PRESCOTT, Ariz. — A man once described as a “veteran body broker” has been arrested after a hunter last month stumbled upon the heads and limbs of at least five people scattered in a central Arizona forest.
Walter Harold Mitchell, 59, of Scottsdale, is charged with 29 counts of abandonment or concealment of a dead body, according to Arizona court records. Following his Dec. 29 arrest in Scottsdale, Mitchell was booked into the Yavapai County Jail.
“This situation is unimaginable, and I am so sorry for the families whose loved ones were donated to research and treated in such a horrific fashion,” now-retired Yavapai County Sheriff Scott Mascher said in a statement.
Sheriff’s office officials said that a passerby reported possible human remains along a roadway just outside of Prescott on the afternoon of Dec. 26.
“Detectives, in conjunction with Yavapai County Medical Examiner investigators, confirmed they were human,” authorities said last month.
Those parts, two human limbs, led to a search that same day that uncovered another 19 arms and legs, Yavapai County officials said. Five more limbs were found the following day.
As the second day of searching continued, the sheriff’s office received a call from a hunter in the Camp Wood area a few miles away. The hunter reported finding two severed human heads.
“Deputies arrived and confirmed what he had seen, and a follow-up search revealed three more human heads,” a sheriff’s office statement said.
Investigators initially launched a murder investigation, believing they had a possible serial killer on their hands. Evidence recovered at both scenes, however, led them down another track.
“Yavapai County Medical Examiner personnel have been present at both sites and stated that evidence tends to show the remains are from a medical institution intended for use in the educational and research field,” the statement said.
Some of that evidence was in the form of puppy pads, which are used in hospital settings for patients who are incontinent. Gauze-like material was also found at the dump sites.
Mascher, who was days away from retirement, and his replacement, Sheriff-elect David Rhodes, expressed disgust in the first few days of the investigation.
“It is not much that could surprise me anymore, but this news makes me sick, especially for the families of those whose remains were found,” Mascher said. “I have every assurance the persons responsible will be caught.”
Rhodes described the situation as a “bizarre and grisly case that has more questions than answers at this time.”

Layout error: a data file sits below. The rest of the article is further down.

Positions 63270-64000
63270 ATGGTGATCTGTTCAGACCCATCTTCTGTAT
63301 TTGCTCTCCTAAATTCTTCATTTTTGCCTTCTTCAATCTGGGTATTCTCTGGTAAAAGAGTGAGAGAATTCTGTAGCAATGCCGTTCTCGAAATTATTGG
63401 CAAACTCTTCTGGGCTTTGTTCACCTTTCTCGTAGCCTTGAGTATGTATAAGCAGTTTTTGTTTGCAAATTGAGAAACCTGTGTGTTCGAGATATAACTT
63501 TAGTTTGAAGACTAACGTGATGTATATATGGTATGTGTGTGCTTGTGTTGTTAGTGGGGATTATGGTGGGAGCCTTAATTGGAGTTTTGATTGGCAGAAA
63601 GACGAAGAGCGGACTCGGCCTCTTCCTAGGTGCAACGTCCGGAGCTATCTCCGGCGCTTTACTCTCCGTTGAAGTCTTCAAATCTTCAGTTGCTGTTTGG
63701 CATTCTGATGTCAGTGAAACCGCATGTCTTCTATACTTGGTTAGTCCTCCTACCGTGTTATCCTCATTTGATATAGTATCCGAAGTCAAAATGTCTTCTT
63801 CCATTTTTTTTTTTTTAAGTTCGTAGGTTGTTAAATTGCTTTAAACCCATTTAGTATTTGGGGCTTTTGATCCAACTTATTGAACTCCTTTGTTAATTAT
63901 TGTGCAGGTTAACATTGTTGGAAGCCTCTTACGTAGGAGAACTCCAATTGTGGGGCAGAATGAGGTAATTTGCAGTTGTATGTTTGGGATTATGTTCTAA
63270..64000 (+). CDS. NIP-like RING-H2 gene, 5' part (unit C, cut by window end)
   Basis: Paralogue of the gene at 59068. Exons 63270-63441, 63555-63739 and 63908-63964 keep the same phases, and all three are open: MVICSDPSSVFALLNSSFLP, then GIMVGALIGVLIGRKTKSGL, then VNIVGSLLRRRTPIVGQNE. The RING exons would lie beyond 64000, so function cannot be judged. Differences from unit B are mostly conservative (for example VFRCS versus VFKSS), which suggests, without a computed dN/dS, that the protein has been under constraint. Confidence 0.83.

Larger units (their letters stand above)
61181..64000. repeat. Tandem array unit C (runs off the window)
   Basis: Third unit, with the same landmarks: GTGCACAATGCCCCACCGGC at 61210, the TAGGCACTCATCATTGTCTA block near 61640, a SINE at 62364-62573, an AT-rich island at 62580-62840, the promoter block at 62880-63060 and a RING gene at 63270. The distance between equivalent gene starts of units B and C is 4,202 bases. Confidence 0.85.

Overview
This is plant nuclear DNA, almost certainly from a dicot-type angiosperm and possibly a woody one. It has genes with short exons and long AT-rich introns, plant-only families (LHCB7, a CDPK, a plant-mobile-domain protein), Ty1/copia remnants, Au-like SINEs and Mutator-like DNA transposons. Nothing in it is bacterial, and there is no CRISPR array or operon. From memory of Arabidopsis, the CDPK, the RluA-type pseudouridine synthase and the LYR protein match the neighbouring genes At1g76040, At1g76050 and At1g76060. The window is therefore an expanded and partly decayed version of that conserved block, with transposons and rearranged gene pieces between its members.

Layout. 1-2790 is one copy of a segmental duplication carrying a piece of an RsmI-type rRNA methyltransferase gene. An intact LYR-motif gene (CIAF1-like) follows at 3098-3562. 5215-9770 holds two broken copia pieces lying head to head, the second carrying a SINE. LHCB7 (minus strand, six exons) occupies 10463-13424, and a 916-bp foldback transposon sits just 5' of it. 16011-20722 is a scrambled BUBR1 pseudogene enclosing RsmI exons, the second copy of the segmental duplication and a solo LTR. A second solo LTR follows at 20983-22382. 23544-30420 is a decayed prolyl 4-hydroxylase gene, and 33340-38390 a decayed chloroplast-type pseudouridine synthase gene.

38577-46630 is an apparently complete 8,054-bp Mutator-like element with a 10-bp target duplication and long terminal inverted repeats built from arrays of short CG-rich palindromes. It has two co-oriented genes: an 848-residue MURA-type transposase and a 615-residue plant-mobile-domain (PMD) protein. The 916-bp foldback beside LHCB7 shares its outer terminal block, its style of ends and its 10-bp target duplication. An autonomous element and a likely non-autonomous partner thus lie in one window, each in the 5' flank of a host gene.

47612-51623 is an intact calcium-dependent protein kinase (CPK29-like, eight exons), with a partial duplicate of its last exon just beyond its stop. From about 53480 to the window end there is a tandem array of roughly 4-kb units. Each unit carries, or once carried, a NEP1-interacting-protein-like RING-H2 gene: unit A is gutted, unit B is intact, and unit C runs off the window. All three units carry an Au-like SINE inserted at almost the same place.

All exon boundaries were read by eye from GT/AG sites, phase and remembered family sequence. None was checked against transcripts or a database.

Last month’s gruesome discovery was not the first in Arizona related to the body donation industry. Court documents last year detailed how FBI agents investigating a shuttered Phoenix facility in 2014 stumbled upon buckets of body parts piled on top of one another.
Former FBI special agent Mark Cwynar testified in a lawsuit against Biological Resource Center that he “personally observed various unsettling scenes” while a raid on the facility was underway, The Arizona Republic reported. Those scenes included a “cooler filled with male genitalia” and torsos with limbs and genitals removed, the documents say.
The agent said he saw a “bucket of heads, arms and legs,” piled on top of one another with no identification as to which parts belonged to which bodies. Cwynar also testified he saw a “large torso with the head removed and replaced with a smaller head, sewn together in a ‘Frankenstein’ manner,” the Republic reported.
During last month’s Yavapai County investigation, detectives spoke to the owners and staff of licensed facilities in Arizona that deal in cadavers donated for medical research. All were extremely cooperative, authorities said.
“They want the public to know that this case in no way represents the work they do to care for loved ones who have donated their bodies to important education and research,” sheriff’s office officials said.
Evidence found at the scene pointed to a Seattle-based cadaver management facility named Future GenX. Mitchell was the owner of the now-defunct business.
“Working with local police in the Seattle area, detectives obtained information that Mitchell left Seattle in 2020 with human remains belonging to five individuals,” authorities said Dec. 29. “Detectives traced Mitchell’s travels to the Prescott (and) Chino Valley communities, and then recently to Scottsdale, where he was contacted and arrested this morning.
“Mitchell’s motivation for his actions are unknown currently.”
Mascher, who retired Friday, thanked the community for being patient as the case was sorted out. He also expressed pride in the detectives who so quickly identified Mitchell as a suspect.
“At the onset, it was important to determine that this case did not involve a serial killer and (that) is why, working with Sheriff-elect Rhodes, I directed all available resources to the case,” Mascher said. “As I retire this Friday, I want to thank the community for their support, and I know the agency will continue to do great work.”
Rhodes called the disrespect shown those who had generously donated their bodies to science as “abhorrent and intolerable.”
“Today’s arrest is a big step in getting accountability and honor for those whose remains were so cavalierly treated,” the new sheriff said.